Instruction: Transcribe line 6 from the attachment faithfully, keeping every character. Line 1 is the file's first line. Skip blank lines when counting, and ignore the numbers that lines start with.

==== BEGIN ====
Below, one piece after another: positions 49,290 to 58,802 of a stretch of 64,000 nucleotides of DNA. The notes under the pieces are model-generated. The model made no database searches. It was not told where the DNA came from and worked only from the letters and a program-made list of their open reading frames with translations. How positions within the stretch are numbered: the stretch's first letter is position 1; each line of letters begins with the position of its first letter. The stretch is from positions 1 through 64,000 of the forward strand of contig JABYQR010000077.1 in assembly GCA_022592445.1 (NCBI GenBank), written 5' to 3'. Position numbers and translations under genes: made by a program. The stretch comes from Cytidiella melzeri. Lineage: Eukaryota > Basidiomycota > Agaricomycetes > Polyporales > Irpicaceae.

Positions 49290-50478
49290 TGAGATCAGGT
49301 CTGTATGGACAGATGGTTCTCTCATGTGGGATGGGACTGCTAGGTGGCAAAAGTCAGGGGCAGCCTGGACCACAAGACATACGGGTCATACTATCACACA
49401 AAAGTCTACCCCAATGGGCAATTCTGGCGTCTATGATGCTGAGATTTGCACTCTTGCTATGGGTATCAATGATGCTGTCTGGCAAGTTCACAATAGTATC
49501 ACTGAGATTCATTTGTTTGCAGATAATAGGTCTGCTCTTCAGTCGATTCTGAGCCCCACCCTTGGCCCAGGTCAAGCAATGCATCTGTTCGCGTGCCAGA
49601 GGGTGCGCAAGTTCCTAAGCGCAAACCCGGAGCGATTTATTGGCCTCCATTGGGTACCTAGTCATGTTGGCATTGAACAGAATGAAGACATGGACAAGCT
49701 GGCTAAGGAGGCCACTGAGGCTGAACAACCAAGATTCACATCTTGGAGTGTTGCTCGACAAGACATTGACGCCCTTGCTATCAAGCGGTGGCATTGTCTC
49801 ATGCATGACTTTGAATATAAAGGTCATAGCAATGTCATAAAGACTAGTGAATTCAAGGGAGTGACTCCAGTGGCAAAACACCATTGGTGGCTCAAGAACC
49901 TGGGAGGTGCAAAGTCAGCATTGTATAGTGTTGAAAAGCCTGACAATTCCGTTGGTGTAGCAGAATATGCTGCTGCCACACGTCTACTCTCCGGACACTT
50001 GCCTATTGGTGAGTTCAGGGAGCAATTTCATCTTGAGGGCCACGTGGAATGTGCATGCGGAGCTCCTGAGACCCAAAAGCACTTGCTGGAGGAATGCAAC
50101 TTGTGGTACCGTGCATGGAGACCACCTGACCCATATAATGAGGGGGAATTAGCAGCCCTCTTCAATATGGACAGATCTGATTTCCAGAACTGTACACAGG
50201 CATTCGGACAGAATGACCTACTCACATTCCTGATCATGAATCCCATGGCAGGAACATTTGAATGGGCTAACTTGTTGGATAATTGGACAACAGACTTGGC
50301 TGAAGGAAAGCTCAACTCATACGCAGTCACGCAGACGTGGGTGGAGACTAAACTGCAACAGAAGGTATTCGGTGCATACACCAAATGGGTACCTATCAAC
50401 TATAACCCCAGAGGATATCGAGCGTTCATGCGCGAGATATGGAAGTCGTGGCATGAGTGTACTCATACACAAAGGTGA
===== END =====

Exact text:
49501 ACTGAGATTCATTTGTTTGCAGATAATAGGTCTGCTCTTCAGTCGATTCTGAGCCCCACCCTTGGCCCAGGTCAAGCAATGCATCTGTTCGCGTGCCAGA